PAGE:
In fact the history of aviation extends for more than two thousand years, from the earliest forms such as kites, even attempts at tower jumping all the way through to supersonic flight by powered, heavier-than-air jets. The discovery of hydrogen gas in the 18th century led to the invention of the hydrogen balloon at almost exactly the same time that the Montgolfier brothers rediscovered the hot-air balloon and began manned flights. With various theories in mechanics by physicists during the same period of time, notably fluid dynamics and Newton’s Laws of Motion led to the foundation of modern aerodynamics. Balloons, both free-flying and tethered, began to be used for military purposes from the end of the 18th century, with the French government establishing Balloon Companies during the Revolution. Experiments with gliders provided the groundwork for heavier-than-air craft and by the early 20th century advances in engine technology and aerodynamics made controlled, powered flight possible for the first time. The modern aeroplane with its characteristic tail was established by 1909 and from then on its history became tied to the development of more and more powerful engines. The first great ships of the air were the rigid dirigible balloons pioneered by Ferdinand Von Zeppelin, a name which soon became synonymous with airships and dominated long-distance flight until the 1930s, when large flying boats became popular. The ‘pioneer’ era from 1903 to 1914 also saw the development of practical aeroplanes and airships and their early application, alongside balloons and kites, for private, sport and military use. Eventually though, flight became an established technology and over a period of a few years more controls were added, providing a recognition of powered flight as something other than the preserve of dreamers and eccentrics. Such things as ailerons, also radio-telephones and guns were included and it was not long before aircraft were shooting at each other, but the lack of any sort of steady point for the gun was a problem. The French solved this problem when, in late 1914, Roland Garros attached a fixed machine gun to the front of his aircraft. Aviators were styled as modern-day knights, doing individual combat with their enemies. Several pilots became famous for their air-to-air combat, the most well known being Manfred von Richthofen, better known as the ‘Red Baron’, who shot down eighty planes in air-to air combat using several different planes, the most celebrated of which was a red triplane, that being one fitted with three wings. France, Britain, Germany, and Italy were the leading manufacturers of fighter planes that saw action during the war, then in the years between the two World Wars there was really great advancements in aircraft technology. Aircraft evolved from low-powered biplanes and triplanes made from wood and fabric to sleek, high-powered monoplanes made of aluminium, based primarily on the founding work of Hugo Junkers during the World War I and its adoption by other designers. As a result, the age of the great rigid airships came and went. The first successful flying machines that used rotary wings appeared in the form of the autogyro which was first flown in 1919. In that design, the rotor is not powered but is spun like a windmill by its passage through the air whilst a separate power-plant is used to propel the aircraft forwards. Helicopters were developed and in the 1930s, development of the jet engine began in Germany and in Britain and both countries would go on to develop jet aircraft by the end of World War II. This era saw a great increase in the pace of development and production, not only of aircraft but also the associated flight-based weapon delivery systems. Air combat tactics and doctrines took advantage. Large-scale strategic bombing campaigns were launched, fighter escorts introduced and the more flexible aircraft and weapons allowed precise attacks on small targets with various types of attack aircraft. Also, new technologies like radar allowed more coordinated and controlled deployment of air defence.

Messerschmitt Me262, the first operational jet fighter.

The first jet aircraft to fly was the German Heinkel He178 in 1939, followed by the world’s first operational jet aircraft, the Me262 in July 1942. British developments like the Gloster Meteor followed afterwards, but these saw only brief use in World War II. Also, jet and rocket aircraft had only limited impact due to their late introduction, fuel shortages, also the real lack of experienced pilots as well as the declining war industry of Germany. In the latter part of the 20th century, the advent of digital electronics produced great advances in flight instrumentation and “fly-by-wire” systems with the 21st century bringing the large-scale use of pilotless drones for military, civilian and leisure use, also inherently unstable aircraft such as ‘flying wings’ becoming possible with their use of digital controls.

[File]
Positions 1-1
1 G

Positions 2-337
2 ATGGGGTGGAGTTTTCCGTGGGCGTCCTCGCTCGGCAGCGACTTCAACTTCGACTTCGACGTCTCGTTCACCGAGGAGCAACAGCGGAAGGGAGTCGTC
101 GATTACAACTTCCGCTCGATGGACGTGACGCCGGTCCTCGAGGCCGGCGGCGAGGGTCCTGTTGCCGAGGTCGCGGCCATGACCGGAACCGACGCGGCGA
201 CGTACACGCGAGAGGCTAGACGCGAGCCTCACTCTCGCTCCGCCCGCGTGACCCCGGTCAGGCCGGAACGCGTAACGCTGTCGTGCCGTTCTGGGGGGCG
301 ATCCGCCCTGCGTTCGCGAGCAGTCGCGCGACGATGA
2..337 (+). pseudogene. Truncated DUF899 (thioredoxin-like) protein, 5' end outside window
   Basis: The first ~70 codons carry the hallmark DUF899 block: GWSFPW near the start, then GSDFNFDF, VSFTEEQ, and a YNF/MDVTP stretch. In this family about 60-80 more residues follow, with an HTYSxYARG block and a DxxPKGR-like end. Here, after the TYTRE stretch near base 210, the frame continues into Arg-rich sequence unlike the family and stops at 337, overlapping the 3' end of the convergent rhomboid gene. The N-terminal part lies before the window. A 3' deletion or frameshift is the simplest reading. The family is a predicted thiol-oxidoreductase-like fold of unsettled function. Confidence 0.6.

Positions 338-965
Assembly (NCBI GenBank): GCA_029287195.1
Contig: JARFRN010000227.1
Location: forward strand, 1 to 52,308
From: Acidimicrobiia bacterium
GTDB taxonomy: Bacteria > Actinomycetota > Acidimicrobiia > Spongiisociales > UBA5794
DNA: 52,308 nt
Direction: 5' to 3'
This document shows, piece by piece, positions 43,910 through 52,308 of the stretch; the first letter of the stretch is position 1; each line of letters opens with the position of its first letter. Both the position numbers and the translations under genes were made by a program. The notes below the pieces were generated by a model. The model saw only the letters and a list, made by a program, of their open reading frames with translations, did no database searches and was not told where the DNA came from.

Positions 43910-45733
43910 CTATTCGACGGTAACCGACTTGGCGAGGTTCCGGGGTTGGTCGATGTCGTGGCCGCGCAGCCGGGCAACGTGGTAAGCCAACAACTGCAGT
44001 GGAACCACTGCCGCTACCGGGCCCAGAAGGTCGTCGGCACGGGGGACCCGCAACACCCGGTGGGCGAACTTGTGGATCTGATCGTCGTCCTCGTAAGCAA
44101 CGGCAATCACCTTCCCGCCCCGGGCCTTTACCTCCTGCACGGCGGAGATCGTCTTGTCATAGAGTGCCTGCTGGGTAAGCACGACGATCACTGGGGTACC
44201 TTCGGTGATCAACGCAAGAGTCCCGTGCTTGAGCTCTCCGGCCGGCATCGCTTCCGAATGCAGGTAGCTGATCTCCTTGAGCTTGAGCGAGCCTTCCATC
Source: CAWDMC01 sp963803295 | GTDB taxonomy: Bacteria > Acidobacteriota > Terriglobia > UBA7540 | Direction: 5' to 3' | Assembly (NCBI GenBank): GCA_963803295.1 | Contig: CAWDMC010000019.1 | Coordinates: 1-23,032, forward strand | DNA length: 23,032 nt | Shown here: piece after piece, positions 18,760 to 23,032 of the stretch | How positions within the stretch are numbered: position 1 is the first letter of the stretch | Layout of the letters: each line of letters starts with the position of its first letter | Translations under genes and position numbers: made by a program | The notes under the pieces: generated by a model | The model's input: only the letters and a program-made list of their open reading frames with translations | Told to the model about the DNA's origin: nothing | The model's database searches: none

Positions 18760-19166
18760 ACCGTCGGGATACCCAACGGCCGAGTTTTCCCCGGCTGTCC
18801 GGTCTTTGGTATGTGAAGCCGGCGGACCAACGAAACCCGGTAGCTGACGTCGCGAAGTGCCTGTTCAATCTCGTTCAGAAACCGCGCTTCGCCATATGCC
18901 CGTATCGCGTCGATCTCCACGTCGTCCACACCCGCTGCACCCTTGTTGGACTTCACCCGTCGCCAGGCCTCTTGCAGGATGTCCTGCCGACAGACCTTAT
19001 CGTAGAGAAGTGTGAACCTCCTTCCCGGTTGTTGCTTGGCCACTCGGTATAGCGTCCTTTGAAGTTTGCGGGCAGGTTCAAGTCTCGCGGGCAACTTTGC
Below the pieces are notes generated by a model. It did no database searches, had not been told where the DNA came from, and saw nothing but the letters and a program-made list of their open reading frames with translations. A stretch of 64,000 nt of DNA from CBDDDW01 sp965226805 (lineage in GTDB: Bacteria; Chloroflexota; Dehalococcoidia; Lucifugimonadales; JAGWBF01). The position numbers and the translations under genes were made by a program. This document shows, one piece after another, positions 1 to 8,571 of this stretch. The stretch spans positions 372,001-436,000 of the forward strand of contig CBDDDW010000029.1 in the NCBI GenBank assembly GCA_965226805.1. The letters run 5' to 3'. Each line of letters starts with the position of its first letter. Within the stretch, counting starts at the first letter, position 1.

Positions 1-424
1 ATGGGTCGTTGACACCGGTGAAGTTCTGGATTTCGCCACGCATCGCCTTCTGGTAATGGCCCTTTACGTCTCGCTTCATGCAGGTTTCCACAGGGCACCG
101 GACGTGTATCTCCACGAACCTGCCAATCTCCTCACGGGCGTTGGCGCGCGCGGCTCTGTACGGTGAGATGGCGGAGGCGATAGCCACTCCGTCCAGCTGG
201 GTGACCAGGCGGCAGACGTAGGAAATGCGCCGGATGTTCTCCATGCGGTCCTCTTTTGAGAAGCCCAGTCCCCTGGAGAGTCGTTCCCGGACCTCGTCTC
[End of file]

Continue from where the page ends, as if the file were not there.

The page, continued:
The DeHavilland Comet, the world’s first jet airliner which also saw service in the Royal Air Force.

Also after World War II, commercial aviation grew rapidly, using mostly ex-military aircraft to transport people and cargo. By 1952, the British Overseas Aircraft Corporation (BOAC) had introduced the Comet into their scheduled service. Whilst a technical achievement, the plane suffered a series of highly public failures as the shape of its windows led to cracks due to metal fatigue. The fatigue was caused by cycles of pressurisation and depressurisation of the cabin and eventually led to catastrophic failure of the plane’s fuselage. By the time the problems were overcome by making the windows oval rather than square-shaped, other jet airliner designs had already taken to the skies. Much more could be written here about the changes, including the ‘jet age’, supersonic flight, even getting into space but I think that will be for another time. Suffice to say that 21st-century aviation has seen increasing interest in fuel savings and fuel diversification, as well as low-cost airlines and facilities. Also, much of the developing world that did not have good access to air transport has been steadily adding aircraft and facilities, though severe congestion remains a problem in many up and coming nations. But we continue to strive, to develop. On 19 April 2021, the National Aeronautical Space Administration (NASA) flew successfully an unmanned helicopter on Mars, making it humanity’s first controlled powered flight on another planet. ‘Ingenuity’ rose to a height of 3 metres and hovered in a stable holding position for 30 seconds, after a vertical take-off that was filmed by its accompanying rover, ‘Perseverance’. Then on 22 April 2021, ‘Ingenuity’ made a second, more complex flight, which was also observed by ‘Perseverance’. As an homage to all of its aerial predecessors, the ‘Ingenuity’ helicopter carries with it a very small, postage-stamp sized fragment from the wing of the 1903 Wright Flyer.

This week…
It just goes to show how some historical events aren’t remembered. Back in 2016, on the television quiz show ‘Pointless’, a relatively young contestant chose to answer the question “Who was assassinated by Lee Harvey Oswald in Dallas?”. They answered, somewhat hesitatingly, “J.R.?”, meaning J.R. Ewing from an American television soap opera which was aired on American tv from 1978 to 1991. The correct answer was John F. Kennedy, the former president of the United States, on November 22, 1963.